Sensors can also provide accurate up to date air-quality data to alert people and reduce the health impacts at particularly bad times. AI has the potential to do this at a very low cost compared to a person manually collecting this data. AI could use models to fill in the gaps between air quality readings to give hyper-local data.
The Small Robot Company
The small robot company is a great example of how robotics and AI can be used to benefit the environment. The machines can be used on farms for a variety of reasons, targeted pesticide use (rather than haphazard spraying) for example.
One of the biggest benefits of handing tasks over to these robots from humans in tractors is they are small and don’t compact the soil reducing the need to keep turning the soil (which releases high amounts of carbon).
To hear more about the small robot company and how they are using AI to help the environment listen to my interview with founder Ben Scott-Robinson below:
Genetic modification is often a controversial topic for many reasons, but used with caution it could have many potential environmental benefits.
Humans have been altering crops for centuries, with farmers selectively breeding them to get the tastiest, biggest most disease-resistant specimens. This took time and wasn’t always predictable and so more recently scientists have figured out how to alter the DNA of crop plants to get desired traits such as disease or drought resistance creating Genetically Modified Organisms (GMOs).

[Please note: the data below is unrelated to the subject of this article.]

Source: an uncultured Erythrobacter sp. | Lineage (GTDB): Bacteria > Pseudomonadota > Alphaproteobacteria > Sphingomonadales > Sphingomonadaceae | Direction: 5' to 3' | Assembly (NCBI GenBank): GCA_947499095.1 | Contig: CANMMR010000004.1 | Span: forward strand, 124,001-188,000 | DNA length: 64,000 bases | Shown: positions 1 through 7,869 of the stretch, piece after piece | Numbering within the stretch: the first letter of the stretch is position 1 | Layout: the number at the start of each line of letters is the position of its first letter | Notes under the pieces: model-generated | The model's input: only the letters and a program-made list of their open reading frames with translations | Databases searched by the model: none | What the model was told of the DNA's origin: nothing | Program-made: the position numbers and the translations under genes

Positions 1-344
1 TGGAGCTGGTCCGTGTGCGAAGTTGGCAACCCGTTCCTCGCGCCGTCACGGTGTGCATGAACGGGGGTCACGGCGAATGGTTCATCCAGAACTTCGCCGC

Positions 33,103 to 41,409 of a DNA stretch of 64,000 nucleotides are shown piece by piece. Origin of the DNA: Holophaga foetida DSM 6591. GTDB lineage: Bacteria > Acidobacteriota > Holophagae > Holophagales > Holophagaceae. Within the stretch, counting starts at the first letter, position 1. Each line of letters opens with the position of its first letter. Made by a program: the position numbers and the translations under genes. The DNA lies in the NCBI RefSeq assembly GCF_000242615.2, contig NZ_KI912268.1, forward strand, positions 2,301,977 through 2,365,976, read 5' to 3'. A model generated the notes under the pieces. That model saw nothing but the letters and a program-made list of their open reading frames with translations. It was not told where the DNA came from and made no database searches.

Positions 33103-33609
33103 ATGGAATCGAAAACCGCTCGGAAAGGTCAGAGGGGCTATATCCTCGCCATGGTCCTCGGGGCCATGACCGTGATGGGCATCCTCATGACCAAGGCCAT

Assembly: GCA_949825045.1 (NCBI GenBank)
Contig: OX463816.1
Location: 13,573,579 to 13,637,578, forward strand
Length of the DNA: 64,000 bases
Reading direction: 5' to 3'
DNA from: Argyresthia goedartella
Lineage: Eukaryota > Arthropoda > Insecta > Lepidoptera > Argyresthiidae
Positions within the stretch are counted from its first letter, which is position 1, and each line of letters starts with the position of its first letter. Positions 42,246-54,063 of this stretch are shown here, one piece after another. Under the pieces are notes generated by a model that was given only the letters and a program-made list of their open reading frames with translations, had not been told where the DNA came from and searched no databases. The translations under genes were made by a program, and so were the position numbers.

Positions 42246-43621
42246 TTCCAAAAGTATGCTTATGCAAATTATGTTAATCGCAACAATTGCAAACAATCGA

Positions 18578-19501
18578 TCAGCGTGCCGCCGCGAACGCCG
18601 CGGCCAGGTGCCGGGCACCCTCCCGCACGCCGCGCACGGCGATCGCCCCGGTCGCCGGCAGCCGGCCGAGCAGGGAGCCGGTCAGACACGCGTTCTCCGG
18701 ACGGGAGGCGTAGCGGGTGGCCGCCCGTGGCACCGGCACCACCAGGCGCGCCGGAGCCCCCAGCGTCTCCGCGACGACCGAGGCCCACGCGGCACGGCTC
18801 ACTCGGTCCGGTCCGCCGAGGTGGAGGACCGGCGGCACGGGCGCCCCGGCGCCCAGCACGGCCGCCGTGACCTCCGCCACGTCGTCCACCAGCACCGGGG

This can lead to many potential environmental benefits:
- It could mean fewer crop failures and therefore less land use required to grow food;
- Drought resistant crops mean less water usage;
- Disease resistance means less pesticide use;
- Less food waste on farms and in supermarkets from crops altered to have longer shelf lives;
- Less fertilizer use.
This is all very exciting, but GMOs have their critics for valid reasons. There are several unknowns around altering crops genetics and then placing them in the context of the natural environment. Critics warn it could lead to the creation of ‘super pests’ that could cause wider environmental issues, or that the GMOs could pollinate with other plants such as weeds creating herbicide-resistant weeds.
One big environmental concern in recent decades has come from an increasing reliance on materials such as plastic that are incredibly cheap, easy to mold into a variety of shapes and last a very long time. Because they are cheap to make, we have no issue with using them once and disposing of them, but the fact they last a long time means they then remain in the environment for a very long time.
Plastics are one example of this type of material, made from oil, once in the environment, they pretty much last forever. Some can be recycled, but many end up finding their way to rivers and oceans where they can pose serious risks to wildlife.